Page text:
Thursday, 24 October 2013

Shooting a wedding

Many years ago when I lived in the UK, I did freelance wedding photography every weekend for a national company. I shot everything on medium format film (which was supplied in almost unlimited quantities) and simply covered the proceedings. At the end of the shoot, I'd mail all the film back to the company in a pre-paid envelope and receive a cheque a few weeks later.

This type of photography was a great tool in building up my confidence in dealing with people. Simply turn up at the bride's house on the morning of the wedding, introduce yourself and start shooting!

If there were any faulty images, the company would send me a contact sheet and provide suggestions such as "flash too weak here" or maybe "don't pose anyone in front of the ride in a group shot". 

I was supplied initially with a "shot list" from the company in the form of a contact sheet and carried this with me to all my early weddings, referring to it surreptitiously when no-one was watching.

After a while I discarded the list and made my own. This is a list that I try and get at every wedding that I shoot. It's by no means exhaustive and these not the only images that you should capture.

The best piece of advice I can give is to make contact with the best man and use him to gather the people necessary for your pictures. Tell him to stick with you. 

Naturally these aren't the only pictures you should take. You should always be on the lookout for candid pictures which help to tell the story of the big day.

I try and make the process of getting the group shots as fluid as possible so that people are simply added or removed from subsequent groups.

 Shot number 22 from my list.
EOS 5d MKII, 17mm lens, 200 ISO, flash 1/200 @6.3

Here are my "must have" pics.

Before the ceremony:

  1. Bride at home getting ready, last pics with mum and dad.
  2. Pic of bride and dad at the doorway. Possible taken from inside the house with them looking over their shoulder at you and one from outside.
  3. Guests mingling and waiting outside the church.
  4. Groom with best man waiting. (Maybe looking at his watch impatiently  :o))
  5. Bride getting out of car. Dad helping her.

During the ceremony: This is dependent upon the location and the permission but normally includes:

  1. The bride walking up the aisle from behind with the groom in the background.
  2. Each person placing a ring on their partner’s finger.
  3. The priest blessing the couple.
  4. Signing the register.
  5. Maybe a pic with the couple and the priest in the church.
  6. A pic of the couple inside the car. Sit on the front seat and ask them to squash together.

After the ceremony:
  1. Confetti as they come out of the church (let them get congratulated by guests etc., then proceed with these shots).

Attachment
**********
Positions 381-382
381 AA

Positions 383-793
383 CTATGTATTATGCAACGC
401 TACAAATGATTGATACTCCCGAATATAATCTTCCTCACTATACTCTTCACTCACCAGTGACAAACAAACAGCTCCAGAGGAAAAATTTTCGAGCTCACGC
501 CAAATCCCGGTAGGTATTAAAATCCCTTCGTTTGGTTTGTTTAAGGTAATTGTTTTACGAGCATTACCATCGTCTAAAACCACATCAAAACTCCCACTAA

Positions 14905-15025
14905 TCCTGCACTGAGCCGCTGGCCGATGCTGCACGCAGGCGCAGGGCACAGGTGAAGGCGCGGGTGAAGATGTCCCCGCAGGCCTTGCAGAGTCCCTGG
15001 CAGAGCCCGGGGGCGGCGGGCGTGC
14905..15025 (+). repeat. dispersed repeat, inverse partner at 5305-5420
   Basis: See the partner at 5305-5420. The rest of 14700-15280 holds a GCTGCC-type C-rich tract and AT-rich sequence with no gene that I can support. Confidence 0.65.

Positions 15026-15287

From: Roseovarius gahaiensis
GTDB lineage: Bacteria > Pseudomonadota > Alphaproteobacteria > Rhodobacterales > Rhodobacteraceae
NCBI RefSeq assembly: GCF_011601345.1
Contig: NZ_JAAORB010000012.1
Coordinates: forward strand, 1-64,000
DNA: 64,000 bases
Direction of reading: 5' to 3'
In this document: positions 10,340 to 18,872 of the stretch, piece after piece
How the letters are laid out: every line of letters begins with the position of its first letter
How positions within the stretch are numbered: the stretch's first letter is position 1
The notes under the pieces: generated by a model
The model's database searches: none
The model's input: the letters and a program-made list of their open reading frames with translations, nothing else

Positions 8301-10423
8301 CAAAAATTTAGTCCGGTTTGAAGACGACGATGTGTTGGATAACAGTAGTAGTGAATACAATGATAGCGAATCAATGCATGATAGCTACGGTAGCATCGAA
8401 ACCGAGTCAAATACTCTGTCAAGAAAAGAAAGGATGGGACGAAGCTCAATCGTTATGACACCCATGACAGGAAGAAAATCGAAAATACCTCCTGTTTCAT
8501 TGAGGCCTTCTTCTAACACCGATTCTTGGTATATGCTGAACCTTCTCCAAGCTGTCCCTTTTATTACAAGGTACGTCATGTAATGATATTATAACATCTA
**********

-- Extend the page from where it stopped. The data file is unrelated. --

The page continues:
2. Bride and Groom together (bride on your right).
  3. Bride and Groom together with her parents (boy, girl, boy girl).
  4. Bride and Groom together with his parents (boy, girl, boy girl).
  5. Bride and Groom together with both parents (his on his side and hers on her side).
  6. Bride and Groom together with her parents plus brothers and sisters and spouses / partners.
  7. Bride and Groom together with his parents plus brothers and sisters and spouses / partners.
  8. Bride and Groom together with best man and maid of honour.
  9. Bride and Groom together with his grandparents.
  10. Bride and Groom together with her grandparents.
  11. Bride and Groom together with both sets of grandparents.
  12. Bride and Groom together with any special guest(s) (maybe someone from overseas).
  13. Groom with best man.
  14. Bride with maid of honour.
  15. Bride and Groom together with bridesmaids.
  16. Best man alone (full length plus three quarter).
  17. Maid of honour alone (full length plus three quarter).
  18. Best man and maid of honour together.
  19. Separate pics of the bridesmaids.
  20. Group photo of all bridesmaids together.
  21. Group photo of all bridesmaids together plus best man.
  22. Maybe one last photo of all guests together with the couple standing about six feet in front of them. (You have to get elevated for this one. I use a small stepladder).

You can also download this list in PDF form on my website here.

Thanks for reading.

Wednesday, 9 October 2013

Cover up. Or not

I was recently up in my attic looking for slides worth scanning.

As in usually the the case I got distracted and began looking in other containers as well. I came across my old lens caps. 

I learnt early on in my career that situations can change fluidly when you are on a job. For this reason, I have never bought an ever ready case, ( also known as a never ready case ) to put my camera in. There's nothing more frustrating than trying hurriedly to get a picture but first having to snap open two studs on the case, manoeuvre  it over the camera and lens, switch on the camera then bring it up to eye level ready to shoot.

 My old lens caps. Some dating back to 1982.

My solution is to get rid of the caps and to protect the front element of the lens with a good quality UV or skylight filter and a deep lens hood. In the early days I used the collapsible rubber lens hoods which also acted as shock absorbers.

 Body caps. L-R  EF, FD and FL (I think)

If I later sell a lens, I will of course include the lens cap but I do tend to keep my equipment for a long time.

It's embarrassing to bring the camera up to eye level then realise that everything in the viewfinder is dark. Also if you are using a range finder camera (without live view obviously), you probably wouldn't notice that the lens cap was on like this unfortunate gentleman. . . .

Thanks for reading.